Arts & Entertainment

The spooktacular fun of Fright Fest at Wild Waves

Wild Waves is one of the go-to destinations for summer fun in the Greater Tacoma/Seattle area. If you’re from the area, you know the drill — you and your friends carpool together, pack a cooler with snacks, wait in the longest lines ever to ride the water slides, and all accidentally compete to see who got the worst sunburn. 

But once the season is over and fall is upon us, Wild Waves transforms from a fun summer paradise, to being a spooky wonderland for Fright Fest. Complete with the iconic huge spider on the rollercoaster, the spooky haunted houses and the ambiance of terror from the fog machines, Fright Fest is one of the best times to visit the theme park. 

This year, the lineup included three haunted-house like activities, all three of them being rated PG-13. The Chamber of Souls was Wild Waves’ take on a traditional haunted house experience. For those who enjoy cheesy jump scares and the classic scare of the haunted house should take part of this annual walk-through. 

Camp Whispering Pines was a more unique take on a haunted experience. This was a walk through a haunted campsite where campers never checked out. This scare was tolerable, especially for those who are frightened easily.  A lot of people were disappointed by this, griping about it being a waste of time after waiting in line for so long. However, a lot of kids seemed to handle this one well. 

The last of these haunted houses was a 3D attraction called The Playground. This one featured clowns and circus carnies — it’s perfect for the faint of heart who like to get a good spook by clowns. 

The park did a lot of things to brand itself for Halloween, including using orange colored decorative lights, the allowance of costumes, and whimsical festive decorations everywhere. There was a car parked with a spooky skeleton inside, which also added to the theme. 

One thing that was really appreciated was the various ways Wild Waves included all age groups. Xakary the magician performed twice a weekend, which was something fun for all ages to enjoy. Before 6 p.m., Booville was set up for kids to enjoy treats. However,  once it got dark out, that’s when they pulled out the tricks. At Sharkey’s Bar, one of the big events they advertised was “Scare-a-oke” on Friday nights.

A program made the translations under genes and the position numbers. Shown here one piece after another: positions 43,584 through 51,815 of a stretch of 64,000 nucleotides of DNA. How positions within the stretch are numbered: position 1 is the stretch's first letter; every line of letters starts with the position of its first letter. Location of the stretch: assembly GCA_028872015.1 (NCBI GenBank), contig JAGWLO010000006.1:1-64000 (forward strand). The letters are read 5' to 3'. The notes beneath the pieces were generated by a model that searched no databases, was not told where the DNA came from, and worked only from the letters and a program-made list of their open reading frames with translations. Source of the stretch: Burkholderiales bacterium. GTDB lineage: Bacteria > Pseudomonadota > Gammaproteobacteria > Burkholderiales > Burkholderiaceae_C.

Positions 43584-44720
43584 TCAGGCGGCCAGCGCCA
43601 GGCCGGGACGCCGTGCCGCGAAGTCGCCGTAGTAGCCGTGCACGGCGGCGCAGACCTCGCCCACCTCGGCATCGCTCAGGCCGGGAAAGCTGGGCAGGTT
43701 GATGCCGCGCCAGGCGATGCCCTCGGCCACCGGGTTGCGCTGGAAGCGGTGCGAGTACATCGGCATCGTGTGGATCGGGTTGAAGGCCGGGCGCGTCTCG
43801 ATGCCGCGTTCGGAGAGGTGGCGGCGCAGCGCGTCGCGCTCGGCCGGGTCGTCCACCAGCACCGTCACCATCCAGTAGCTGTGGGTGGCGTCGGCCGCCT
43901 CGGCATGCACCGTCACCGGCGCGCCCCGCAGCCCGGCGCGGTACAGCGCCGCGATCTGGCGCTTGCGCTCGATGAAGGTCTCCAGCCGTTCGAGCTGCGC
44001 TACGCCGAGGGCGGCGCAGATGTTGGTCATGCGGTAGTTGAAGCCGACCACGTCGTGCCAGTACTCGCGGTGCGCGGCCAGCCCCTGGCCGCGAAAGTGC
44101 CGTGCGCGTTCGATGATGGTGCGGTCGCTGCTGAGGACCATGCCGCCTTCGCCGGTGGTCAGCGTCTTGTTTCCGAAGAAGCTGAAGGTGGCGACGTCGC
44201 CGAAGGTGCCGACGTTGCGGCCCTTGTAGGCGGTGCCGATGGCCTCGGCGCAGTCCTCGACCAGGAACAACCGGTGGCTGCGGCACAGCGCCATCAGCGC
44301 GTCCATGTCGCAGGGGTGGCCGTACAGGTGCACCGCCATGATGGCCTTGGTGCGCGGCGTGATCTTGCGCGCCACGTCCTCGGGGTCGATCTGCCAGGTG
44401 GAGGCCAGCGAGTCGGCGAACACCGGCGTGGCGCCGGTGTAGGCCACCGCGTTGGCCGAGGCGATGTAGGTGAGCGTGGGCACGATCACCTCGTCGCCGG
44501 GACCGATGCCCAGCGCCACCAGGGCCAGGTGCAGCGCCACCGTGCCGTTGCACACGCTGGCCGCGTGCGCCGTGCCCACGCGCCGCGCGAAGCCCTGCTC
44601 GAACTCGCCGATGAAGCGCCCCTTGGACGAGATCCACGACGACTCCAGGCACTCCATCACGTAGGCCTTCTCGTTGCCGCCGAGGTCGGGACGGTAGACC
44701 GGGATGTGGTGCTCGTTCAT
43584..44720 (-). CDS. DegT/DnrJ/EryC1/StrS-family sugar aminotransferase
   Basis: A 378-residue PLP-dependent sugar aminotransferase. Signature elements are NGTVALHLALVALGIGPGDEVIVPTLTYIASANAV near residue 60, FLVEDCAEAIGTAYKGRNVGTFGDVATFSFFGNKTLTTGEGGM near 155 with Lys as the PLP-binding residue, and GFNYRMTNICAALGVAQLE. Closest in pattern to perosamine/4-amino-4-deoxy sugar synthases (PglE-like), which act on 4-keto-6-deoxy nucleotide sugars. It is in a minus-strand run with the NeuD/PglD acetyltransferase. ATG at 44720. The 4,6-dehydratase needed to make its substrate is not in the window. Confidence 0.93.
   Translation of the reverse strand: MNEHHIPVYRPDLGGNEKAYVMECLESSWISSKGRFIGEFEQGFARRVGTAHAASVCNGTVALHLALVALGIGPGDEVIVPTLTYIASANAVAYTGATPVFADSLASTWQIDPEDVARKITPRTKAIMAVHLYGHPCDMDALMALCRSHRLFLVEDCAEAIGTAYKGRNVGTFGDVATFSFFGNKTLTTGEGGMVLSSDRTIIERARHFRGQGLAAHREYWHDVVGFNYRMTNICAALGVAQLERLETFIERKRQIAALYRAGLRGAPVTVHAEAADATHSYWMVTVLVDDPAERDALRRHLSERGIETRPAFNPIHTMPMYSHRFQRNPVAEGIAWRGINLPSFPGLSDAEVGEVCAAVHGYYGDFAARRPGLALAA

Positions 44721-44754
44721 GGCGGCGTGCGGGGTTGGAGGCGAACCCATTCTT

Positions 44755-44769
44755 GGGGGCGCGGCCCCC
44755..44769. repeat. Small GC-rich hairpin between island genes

With half of the park — the water attractions being closed — the rides you can ride become limited during Fright Fest. Also with limited access to the event, lasting only a month long and during the weekend, the park becomes more packed. So with less rides causing people to flock to the few that are open, and fewer days where Fright Fest is open, you can expect to wait in line for a very long time — especially to get into the park. 

Fright Fest is a fun way to celebrate the spooky season, but it is by no means the best way to experience Wild Waves. It’s a fun way to enjoy several spooky activities for the price of one, eat some fair food that you often can’t get outside of summer, and ride a couple of basic rides. But the lines are so long, that riding the rides becomes very time consuming, and you can’t even experience half of the park. 

The tickets aren’t cheap either, costing around $35 per person, plus $15 per car to park. This isn’t surprising, though. Theme parks, being seasonal, only have a few months out of the year to make money. This forces them to massively upcharge to make up for the time they aren’t turning over a profit and the park is sitting idle. 

If cheesy spooky activities are your thing, and you need your theme park fix during the off-season, Fright Fest is a great time. It’s also very family-friendly, offering something for all ages. If you want to get the best bang for your buck, going during water park season is the way to go. This way, you can enjoy all that the park has to offer. The lines are still long, but with more attractions available, the traffic becomes a bit more spread out. Fright Fest is fun, festive, and family friendly — just the best bang for your buck. 

Fright Fest is now closed for the season, but returns next year in October. Stay tuned for their annual Holiday with Lights through December.